UCL News


Swift captures birth of black hole

9 June 2005

Telescopes designed and built by UCL's Mullard Space Science Laboratory (MSSL) and Leicester University onboard NASA's Swift satellite have captured the birth of a black hole 3,000 million light years away  - an event never witnessed before.

The Swift satellite Launched at the end of 2004, the Swift mission aims to understand the origin of gamma-ray bursts - the most energetic explosions in the universe. It is thought that the bursts may signal stellar death and the birth of a black hole. The stars spiral toward each other and form a black hole at the time of collision. At this moment jets are formed which shine brightly in gamma rays for only a split second.

The burst witnessed by the UK scientists was of short duration, lasting around a tenth of a second, which could signal a collision between two neutron stars. Long duration bursts, lasting tens of seconds, are thought to suggest the explosion of massive stars.

Swift observed this event for the first time and crucially, determined its location - one of the main aims of the mission. Previously, no satellite existed that could respond quickly enough to these fleeting events. As a result, scientists know virtually nothing about short duration bursts.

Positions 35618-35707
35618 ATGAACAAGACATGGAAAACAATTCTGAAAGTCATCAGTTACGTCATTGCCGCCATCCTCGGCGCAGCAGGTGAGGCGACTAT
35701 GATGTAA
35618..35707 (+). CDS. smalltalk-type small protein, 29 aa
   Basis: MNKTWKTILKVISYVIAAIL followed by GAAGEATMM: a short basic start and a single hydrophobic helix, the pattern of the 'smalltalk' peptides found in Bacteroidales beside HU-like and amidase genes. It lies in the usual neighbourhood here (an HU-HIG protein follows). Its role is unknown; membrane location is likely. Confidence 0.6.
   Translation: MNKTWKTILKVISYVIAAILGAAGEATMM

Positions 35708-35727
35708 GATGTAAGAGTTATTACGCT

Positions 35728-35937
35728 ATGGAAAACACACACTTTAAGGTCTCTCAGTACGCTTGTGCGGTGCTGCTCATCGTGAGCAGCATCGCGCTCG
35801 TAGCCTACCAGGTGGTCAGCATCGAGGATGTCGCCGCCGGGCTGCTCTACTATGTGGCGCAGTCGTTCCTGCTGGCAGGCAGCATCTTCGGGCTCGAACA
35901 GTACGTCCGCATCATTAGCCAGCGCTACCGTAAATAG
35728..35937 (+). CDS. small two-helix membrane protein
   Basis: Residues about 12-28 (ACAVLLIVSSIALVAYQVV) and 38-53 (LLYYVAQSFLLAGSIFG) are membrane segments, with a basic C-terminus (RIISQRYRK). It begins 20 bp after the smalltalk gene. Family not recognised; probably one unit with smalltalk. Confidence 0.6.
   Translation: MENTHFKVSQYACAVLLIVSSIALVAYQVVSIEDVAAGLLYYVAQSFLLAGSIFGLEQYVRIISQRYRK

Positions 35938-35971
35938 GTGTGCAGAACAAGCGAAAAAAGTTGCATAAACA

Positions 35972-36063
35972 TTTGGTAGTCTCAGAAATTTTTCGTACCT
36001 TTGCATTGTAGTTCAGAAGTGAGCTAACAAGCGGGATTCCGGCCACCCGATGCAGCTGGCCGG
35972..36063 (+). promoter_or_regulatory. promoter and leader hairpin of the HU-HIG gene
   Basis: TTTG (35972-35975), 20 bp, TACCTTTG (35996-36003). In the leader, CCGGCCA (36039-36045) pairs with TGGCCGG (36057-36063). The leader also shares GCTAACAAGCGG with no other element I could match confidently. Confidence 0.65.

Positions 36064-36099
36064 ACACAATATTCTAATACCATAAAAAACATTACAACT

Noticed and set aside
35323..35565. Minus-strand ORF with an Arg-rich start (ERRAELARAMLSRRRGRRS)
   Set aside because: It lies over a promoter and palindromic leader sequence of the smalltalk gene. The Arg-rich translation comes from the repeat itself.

UCL's Professor Keith Mason, Director of MSSL, said: "The Swift satellite is specifically designed to rapidly repoint at bursts as they go off. Every burst is a little different and when we add them all up we will begin to see the full picture."

Within one minute the x-ray telescope, partly built at Leicester University, started its observations and saw the faintest x-ray afterglow yet discovered. Rapid follow up with MSSL's ultraviolet and optical telescope revealed that the burst is next to a galaxy containing very old stars 3000 million light years away.

Professor Mason said: "This observation is hugely exciting as it will help us understand one of the outstanding mysteries in astronomy. Observing the burst in a region of old stars supports the idea that it was produced by collision of two neutron stars rather than by the collapse of a single very massive star."

In April, two long duration bursts estimated to be about 10.5 billion and 11.5 billion light years away were witnessed by Swift scientists. These explosions would have happened billions of years before the Sun and Earth existed.  At around the same time of the observations, MSSL scientists from across the engineering and research groups were receiving awards from NASA in recognition of their outstanding work on the mission.

Professor Mason added: "It is fantastic that UK scientists play such a major role in space research and receiving this award from NASA marks just the start of our voyage of discovery with Swift."

Image: The Swift satellite.

To find out more use the links below.

NASA Swift
UK Swift Data Centre